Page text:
I'll be working with a few people to gather data and examples and provide a basic analysis and humbly suggest some improvements. It's probably impossible to catch everything but we hope to get a pretty illustrative and meaningful cross-section of what was accomplished in the last week or so.
Here's a broad outline:
- overview and purpose
- general observations
- geographic/jurisdiction specific info
- volunteer and citizen participation
- Adoption (or not) of crowdsourcing/volunteer efforts by official agencies
- recommendations for future coordination ... task assignments
- invitation for comments
- Hurricane Irene seemed to mark a turning point for the acceptance of social media by emergency management officials, certainly as an information tool. The use of key social networks was widespread. Combined with the alerts and notifications blasted across legacy media and other means, its was a pretty thorough blanketing of emergency information and preparedness messaging. They even moved into the realm of crowdsourcing damage assessments.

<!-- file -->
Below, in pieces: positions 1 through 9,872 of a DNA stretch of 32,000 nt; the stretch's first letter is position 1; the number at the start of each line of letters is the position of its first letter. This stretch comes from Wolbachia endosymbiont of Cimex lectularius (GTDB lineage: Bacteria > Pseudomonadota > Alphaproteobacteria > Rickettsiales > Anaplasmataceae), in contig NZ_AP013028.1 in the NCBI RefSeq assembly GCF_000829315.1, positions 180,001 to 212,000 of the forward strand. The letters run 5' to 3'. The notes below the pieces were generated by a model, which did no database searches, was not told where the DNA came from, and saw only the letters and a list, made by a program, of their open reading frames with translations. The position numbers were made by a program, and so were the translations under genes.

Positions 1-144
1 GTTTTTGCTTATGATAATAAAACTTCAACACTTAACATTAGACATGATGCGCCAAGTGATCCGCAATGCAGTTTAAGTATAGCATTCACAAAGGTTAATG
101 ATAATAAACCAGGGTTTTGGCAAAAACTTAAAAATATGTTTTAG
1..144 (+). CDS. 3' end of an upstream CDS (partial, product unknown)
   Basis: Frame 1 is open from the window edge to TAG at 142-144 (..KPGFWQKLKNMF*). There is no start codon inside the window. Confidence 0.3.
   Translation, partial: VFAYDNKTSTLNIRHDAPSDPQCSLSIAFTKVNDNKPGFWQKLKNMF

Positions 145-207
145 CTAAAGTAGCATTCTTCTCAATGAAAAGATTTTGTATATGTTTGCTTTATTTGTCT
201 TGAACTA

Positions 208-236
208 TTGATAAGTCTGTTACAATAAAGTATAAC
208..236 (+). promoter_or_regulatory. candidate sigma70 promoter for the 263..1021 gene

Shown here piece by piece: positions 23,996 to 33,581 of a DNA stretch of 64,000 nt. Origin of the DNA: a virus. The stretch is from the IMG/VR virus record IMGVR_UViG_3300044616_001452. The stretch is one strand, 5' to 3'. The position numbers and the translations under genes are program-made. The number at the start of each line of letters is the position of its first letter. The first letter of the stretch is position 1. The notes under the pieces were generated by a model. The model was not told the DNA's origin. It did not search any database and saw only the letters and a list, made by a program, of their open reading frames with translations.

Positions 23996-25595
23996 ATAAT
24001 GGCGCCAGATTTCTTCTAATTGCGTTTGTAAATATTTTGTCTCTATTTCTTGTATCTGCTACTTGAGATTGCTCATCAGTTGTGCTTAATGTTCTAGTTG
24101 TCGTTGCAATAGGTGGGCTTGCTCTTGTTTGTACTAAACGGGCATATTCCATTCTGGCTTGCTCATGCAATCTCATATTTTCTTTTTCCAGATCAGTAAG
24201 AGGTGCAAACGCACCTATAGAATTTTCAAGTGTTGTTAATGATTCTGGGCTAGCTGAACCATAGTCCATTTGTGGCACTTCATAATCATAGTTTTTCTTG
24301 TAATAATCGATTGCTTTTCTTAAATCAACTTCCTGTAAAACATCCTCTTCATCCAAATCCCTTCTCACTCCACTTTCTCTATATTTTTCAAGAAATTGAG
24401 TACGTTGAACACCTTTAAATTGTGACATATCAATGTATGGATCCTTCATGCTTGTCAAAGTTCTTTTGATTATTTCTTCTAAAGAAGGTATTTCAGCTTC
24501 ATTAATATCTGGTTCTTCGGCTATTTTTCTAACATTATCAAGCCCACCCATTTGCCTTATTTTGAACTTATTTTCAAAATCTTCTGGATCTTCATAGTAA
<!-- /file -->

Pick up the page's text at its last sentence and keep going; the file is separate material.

- I'm grateful social networks played such a key role because the coverage of legacy media (particularly from major TV networks) was for the most pathetic and alarmist (to my shame as a former reporter ....) I've seen in a long time ... with reporters often seemingly thinking that their "valiant" efforts to show the impact of the storm were the story ... and when New York City wasn't devastated, it became about the storm that wasn't ...well, Irene left her mark. The people of Vt, NC, NJ and other states are sure feeling her wrath ... Here's a piece by Gerald Baron on the media issue ...
- There were lots of crowdsourcing and crisis mapping efforts underway. One key objective of our after action report will be to look at coordination efforts in that regard. Another aspect of our work will be to help assess the validity of these efforts and their usefulness. More on this topic in this blog post.